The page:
BBC Sherlock Fan Forum - Serving Sherlockians since February 2012.


You are not logged in. Would you like to login or register?



July 8, 2015 8:10 pm  #1


meretriciouse

Last year,

SusiGo wrote:

Just discovered something nice on tumblr. You all know the "meretricious" and "a happy new year" joke from TGG. But did you know the source? The gay writer and critic Gore Vidal (last paragraph).

http://www.salon.com/2014/05/22/how_one_sexy_gay_novel_derailed_gore_vidals_literary_career/

It IS fantastic to know, but I still don't get the joke, Vidal or no. I mean, I can see how they go from "meretricious" to "and a happy New Year" and yes, it is funny! Also that someone might think Vidal's work was meretricious. But WHY does Sherlock say it here? What does he mean? It means slutty, whorish; by extension, perhaps venal?

Oh, again, just talking to you people helps me think . Could you please check with me anyway somebody? English is not my first language.

So, it's not

John: Fantastic.
Sherlock: Meretricious,

it's

Sherlock: The picture's a fake ... meretricious.

Meaning, on the literal, pre-allusion level: it was forged for money. And just that? Meretricious is a weird way to say that.

Right, wrong? Help
 

 

July 8, 2015 8:12 pm  #2


Re: meretriciouse

*Volunteers,* I needed also a while to get it:

Meretricous sounds slightly like Merry Christmas 

Last edited by Harriet (July 8, 2015 8:15 pm)


Eventually everyone will support Johnlock.   Independent OSAJ Affiliate

... but there may be some new players now. It’s okay. The East Wind takes us all in the end.
 

July 8, 2015 8:28 pm  #3


Re: meretriciouse

Harriet wrote:

*Volunteers,* I needed also a while to get it:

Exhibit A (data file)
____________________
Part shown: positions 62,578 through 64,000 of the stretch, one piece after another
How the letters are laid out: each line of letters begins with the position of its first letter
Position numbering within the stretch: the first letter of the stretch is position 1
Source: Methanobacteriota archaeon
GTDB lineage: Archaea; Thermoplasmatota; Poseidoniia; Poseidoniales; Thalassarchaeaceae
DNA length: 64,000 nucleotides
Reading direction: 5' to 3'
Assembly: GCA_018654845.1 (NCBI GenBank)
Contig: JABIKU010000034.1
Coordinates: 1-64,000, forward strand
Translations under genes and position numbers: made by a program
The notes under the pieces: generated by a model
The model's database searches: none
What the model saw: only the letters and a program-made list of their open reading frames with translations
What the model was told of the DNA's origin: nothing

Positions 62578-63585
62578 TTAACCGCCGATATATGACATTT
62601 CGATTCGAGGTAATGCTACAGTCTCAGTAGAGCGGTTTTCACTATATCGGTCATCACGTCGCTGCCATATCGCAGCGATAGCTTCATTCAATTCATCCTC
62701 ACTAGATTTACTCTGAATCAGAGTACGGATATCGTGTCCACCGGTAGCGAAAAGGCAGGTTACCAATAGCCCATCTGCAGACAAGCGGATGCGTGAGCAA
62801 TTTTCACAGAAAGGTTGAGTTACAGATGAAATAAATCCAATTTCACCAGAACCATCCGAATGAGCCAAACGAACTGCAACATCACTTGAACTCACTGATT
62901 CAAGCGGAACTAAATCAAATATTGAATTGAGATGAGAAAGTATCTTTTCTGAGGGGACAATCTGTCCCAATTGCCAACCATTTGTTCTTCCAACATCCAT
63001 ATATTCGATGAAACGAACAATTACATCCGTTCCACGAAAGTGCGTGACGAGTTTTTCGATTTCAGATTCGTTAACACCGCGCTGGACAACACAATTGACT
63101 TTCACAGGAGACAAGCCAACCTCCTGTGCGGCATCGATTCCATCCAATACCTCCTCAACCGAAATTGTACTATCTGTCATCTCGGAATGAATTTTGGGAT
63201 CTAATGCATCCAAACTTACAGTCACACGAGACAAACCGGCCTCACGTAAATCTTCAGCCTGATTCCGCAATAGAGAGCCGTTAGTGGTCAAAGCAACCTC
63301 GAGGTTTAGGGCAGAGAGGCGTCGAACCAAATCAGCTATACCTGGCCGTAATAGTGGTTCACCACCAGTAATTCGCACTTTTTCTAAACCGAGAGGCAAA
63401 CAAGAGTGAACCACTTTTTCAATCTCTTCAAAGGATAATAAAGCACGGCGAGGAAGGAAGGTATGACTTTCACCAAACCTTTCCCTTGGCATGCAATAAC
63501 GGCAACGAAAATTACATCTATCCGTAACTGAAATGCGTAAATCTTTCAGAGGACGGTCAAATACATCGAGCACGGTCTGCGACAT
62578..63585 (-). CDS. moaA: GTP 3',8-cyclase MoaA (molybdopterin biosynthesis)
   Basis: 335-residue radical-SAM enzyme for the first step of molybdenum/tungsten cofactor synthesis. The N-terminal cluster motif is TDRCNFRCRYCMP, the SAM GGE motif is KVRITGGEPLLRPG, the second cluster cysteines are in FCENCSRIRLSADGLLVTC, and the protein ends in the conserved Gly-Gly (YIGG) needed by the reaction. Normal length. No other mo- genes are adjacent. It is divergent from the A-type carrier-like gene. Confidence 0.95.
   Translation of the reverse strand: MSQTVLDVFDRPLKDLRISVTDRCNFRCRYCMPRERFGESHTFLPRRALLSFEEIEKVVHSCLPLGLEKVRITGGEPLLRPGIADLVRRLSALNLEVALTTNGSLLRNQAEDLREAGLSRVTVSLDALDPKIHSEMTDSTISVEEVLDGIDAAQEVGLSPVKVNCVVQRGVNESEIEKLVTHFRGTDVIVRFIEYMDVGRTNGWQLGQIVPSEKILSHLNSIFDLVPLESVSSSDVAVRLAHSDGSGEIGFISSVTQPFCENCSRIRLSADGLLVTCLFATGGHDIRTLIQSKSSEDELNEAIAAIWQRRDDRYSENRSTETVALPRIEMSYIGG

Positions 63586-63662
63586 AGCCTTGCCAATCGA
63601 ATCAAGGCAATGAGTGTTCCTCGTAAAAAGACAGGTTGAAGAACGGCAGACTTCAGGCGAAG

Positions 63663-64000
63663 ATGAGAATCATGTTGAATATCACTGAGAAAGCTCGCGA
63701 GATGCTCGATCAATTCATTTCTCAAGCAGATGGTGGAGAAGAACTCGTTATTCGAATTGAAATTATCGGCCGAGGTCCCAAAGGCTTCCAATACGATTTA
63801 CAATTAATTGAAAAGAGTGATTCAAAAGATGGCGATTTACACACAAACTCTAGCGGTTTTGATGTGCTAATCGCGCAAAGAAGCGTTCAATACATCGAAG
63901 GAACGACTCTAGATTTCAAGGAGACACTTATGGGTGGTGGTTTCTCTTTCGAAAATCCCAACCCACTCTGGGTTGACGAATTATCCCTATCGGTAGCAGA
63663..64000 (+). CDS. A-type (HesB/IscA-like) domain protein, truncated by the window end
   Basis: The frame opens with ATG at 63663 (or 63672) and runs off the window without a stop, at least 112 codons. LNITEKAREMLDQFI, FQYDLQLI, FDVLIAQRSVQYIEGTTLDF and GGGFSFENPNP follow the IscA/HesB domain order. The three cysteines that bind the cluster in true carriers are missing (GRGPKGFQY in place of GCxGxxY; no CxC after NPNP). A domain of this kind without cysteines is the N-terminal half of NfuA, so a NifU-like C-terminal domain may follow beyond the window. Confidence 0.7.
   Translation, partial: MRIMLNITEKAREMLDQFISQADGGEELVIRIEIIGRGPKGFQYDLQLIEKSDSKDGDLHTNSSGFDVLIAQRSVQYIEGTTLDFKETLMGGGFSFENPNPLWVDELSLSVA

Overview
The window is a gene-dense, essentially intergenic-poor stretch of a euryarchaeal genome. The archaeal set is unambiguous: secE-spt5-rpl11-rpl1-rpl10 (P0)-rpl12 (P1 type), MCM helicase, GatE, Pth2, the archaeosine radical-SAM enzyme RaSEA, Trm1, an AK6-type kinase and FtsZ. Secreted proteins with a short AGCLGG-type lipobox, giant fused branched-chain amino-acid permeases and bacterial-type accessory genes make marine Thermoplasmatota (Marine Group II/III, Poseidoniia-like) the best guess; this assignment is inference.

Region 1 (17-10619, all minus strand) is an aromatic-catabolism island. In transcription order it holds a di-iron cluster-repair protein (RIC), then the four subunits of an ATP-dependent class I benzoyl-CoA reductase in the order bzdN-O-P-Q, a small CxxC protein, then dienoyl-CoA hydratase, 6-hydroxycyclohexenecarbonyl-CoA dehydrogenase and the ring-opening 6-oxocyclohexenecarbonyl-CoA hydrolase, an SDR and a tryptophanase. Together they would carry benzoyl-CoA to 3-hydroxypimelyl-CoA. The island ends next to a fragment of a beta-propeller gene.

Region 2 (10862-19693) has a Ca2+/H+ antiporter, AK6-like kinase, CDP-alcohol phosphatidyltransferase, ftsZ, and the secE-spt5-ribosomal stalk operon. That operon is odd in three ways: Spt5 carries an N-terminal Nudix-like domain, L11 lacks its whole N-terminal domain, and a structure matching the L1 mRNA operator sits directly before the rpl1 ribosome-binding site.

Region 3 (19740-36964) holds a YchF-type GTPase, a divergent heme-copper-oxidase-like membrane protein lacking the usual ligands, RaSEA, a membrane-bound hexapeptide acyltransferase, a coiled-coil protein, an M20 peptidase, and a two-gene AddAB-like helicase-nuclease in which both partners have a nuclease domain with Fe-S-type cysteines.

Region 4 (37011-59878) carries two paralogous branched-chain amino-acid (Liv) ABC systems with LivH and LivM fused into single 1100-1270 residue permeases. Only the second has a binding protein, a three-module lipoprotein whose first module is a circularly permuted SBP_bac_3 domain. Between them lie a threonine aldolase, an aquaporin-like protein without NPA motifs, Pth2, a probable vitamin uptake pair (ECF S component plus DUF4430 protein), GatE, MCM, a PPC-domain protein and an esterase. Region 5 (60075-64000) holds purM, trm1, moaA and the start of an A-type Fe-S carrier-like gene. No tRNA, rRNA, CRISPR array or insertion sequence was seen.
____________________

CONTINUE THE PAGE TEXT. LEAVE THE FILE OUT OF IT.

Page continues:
Meretricous sounds slightly like Merry Christmas

Yep, but that's the easy part :D
 

     Thread Starter
 

July 8, 2015 8:32 pm  #4


Re: meretriciouse

Ok, then the more complicated is also beyond me   


Eventually everyone will support Johnlock.   Independent OSAJ Affiliate

... but there may be some new players now. It’s okay. The East Wind takes us all in the end.
 

July 8, 2015 9:48 pm  #5


Re: meretriciouse

I always thought "meretricious" meant simple, easy etc. . Like 'elementary' does.


---------------------------------------------------------------------------------------------------------------------------------------------
Eventually everyone will support Johnlock.

Independent OSAJ Affiliate

http://9.asset.soup.io/asset/1715/0057_6c7d.gif
 

July 8, 2015 9:50 pm  #6


Re: meretriciouse

This definition:1. superficially or garishly attractive2. insincere: meretricious praise.3. of, like, or relating to a prostitute

I think Sherlock meant it in the context of number 1. Superficial. It seemed interesting on the outside, but was in fact, very simple and obvious once they looked into it deeper.
 


---------------------------------------------------------------------------------------------------------------------------------------------
Eventually everyone will support Johnlock.

Independent OSAJ Affiliate

http://9.asset.soup.io/asset/1715/0057_6c7d.gif
 

July 9, 2015 1:52 am  #7


Re: meretriciouse

Yes, that's also how I understood it (as simple, easy).
I never heard the similarity to "merry christmas", I simply assumed it must sound similar because of the "happy new year" that came afterwards. I suppose it's a lot easier for native speakers to hear it. or I simply pronounce "meretricious" very wrong. (though I am very sure an -ous ending will never sound like an -as ending, if I ever learned anything in university)
 

Last edited by Whisky (July 9, 2015 1:54 am)


_____________________________________________________________

"It is what it is."

http://i58.tinypic.com/2j432ti.jpg
 

July 9, 2015 2:04 am  #8


Re: meretriciouse